British Columbia Summer Visit

For the past few years I’ve been spending the month of July in Canada visiting family and old friends, staying primarily in Vancouver, but also visiting the central region of British Columbia known as the Okanagan, as well as Vancouver Island. I love returning to cosmopolitan Vancouver for so many reasons – many shared also by Condé Nast Traveler readers who continually rate it as one ten best cities in the world. Surrounded by mountains and ocean, its rugged beauty attracts people from around the world, to both live and visit. Vancouver is a city of ethnic diversity. A short walk down any street will have you hearing languages and seeing people from around the globe. And those that have come have brought their culture, especially their cuisine, making it a great food city as well.

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2016 Summer BC Tour

July was spent in British Columbia, touring the province to meet up with family and friends. I began in Vancouver, (by myself, Flo stayed in France), where most of my family now lives, and for good reason, it’s an amazing place. Decent weather, great people, incredible geography and easy access to all parts of the province. Downtown Vancouver is situated on a peninsula, although it is almost an island in many respects. In the foreground in the photo below is narrow inlet called False Creek, while the very dark green part in the background is Stanley Park. You can bike, skate, run or walk the whole circumference of the city along the shoreline and rarely have to cross a street.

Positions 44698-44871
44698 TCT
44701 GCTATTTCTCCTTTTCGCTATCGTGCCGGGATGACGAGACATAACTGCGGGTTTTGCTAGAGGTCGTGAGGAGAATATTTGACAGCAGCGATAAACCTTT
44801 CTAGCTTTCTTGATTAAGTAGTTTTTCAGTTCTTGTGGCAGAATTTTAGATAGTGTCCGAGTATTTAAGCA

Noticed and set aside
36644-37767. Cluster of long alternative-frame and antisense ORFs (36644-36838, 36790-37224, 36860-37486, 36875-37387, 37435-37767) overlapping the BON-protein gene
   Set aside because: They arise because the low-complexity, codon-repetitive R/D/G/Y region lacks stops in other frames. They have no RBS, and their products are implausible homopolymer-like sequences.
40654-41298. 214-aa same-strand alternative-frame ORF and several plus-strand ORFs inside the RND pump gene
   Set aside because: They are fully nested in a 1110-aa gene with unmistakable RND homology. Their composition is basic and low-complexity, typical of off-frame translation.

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Callagnan & Cirque Lake, Whistler, BC

Have had the pleasure to enjoy a few hikes in and around Whistler, such as Garibaldi, and Joffre Lakes, but this most recent visit took me to Callagnan park with my cousin Matt, to paddle board across Callagnan Lake and then hike up to Cirque Lake. Callagnan Park is about halfway up Highway 99, between Squamish and Whistler. Sheltered by surrounding mountains, Callaghan Lake was so calm and mesmerizingly clear that it perfectly reflected back our images on our boards, along with the mountains and glaciers that formed our backdrop. WhistlerHiatus has this to say about a “cirque” lake:

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Green Lake, Whistler, BC, Canada

Our family has been enjoying Whistler summer and winter vacations for nearly 20 years now, and before that, when I was living back in Canada, my father was the first manager of the Blackcomb Lodge so I spent a good amount of time up there skiing in the winter. Those were the early years of Whistler Village and back then it was just hopeful dreams that Whistler would turn out to the be international resort destination, for both summer and winter seasons, that it has become. This past long Labor Day weekend the town was packed, to the point of feeling a little overwhelmed by number of people. We heard languages from around the world as we walked the picturesque village. Afterwards, however, we enjoyed returning to our home on Green Lake, surrounded by pines and evergreens and hardly anyone at home around us.